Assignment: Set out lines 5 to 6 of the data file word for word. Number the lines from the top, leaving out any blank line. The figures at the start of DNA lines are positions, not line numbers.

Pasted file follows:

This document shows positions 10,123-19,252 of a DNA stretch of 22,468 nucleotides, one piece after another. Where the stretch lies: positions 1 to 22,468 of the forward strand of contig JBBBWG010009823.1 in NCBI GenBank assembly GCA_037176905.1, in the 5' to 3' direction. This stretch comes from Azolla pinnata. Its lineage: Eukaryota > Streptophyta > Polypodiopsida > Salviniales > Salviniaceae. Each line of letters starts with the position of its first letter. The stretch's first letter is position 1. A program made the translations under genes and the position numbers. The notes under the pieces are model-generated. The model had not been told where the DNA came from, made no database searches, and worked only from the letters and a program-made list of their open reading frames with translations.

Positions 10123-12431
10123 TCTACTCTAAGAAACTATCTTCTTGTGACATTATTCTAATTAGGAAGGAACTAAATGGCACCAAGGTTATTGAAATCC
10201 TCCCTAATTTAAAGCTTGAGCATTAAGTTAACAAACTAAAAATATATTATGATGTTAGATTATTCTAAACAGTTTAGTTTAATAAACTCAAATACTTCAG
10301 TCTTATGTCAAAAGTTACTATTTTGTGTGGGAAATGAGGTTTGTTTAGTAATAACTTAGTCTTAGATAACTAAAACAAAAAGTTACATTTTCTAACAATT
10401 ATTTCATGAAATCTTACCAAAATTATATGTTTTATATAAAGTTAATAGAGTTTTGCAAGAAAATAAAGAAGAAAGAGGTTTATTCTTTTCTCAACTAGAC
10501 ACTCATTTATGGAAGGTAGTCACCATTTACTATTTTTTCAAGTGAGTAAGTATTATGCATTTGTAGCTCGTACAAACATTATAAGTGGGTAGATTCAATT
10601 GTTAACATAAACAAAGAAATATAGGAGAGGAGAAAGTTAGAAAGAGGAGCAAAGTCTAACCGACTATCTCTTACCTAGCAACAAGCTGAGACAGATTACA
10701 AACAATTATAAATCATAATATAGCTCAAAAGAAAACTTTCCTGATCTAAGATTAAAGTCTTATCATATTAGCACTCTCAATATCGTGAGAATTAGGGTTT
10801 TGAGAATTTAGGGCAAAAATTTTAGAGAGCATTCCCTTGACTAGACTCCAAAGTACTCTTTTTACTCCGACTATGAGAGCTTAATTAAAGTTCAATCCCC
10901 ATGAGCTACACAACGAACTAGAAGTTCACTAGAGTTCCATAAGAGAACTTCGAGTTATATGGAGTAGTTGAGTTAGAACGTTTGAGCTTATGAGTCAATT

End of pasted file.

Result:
10301 TCTTATGTCAAAAGTTACTATTTTGTGTGGGAAATGAGGTTTGTTTAGTAATAACTTAGTCTTAGATAACTAAAACAAAAAGTTACATTTTCTAACAATT
10401 ATTTCATGAAATCTTACCAAAATTATATGTTTTATATAAAGTTAATAGAGTTTTGCAAGAAAATAAAGAAGAAAGAGGTTTATTCTTTTCTCAACTAGAC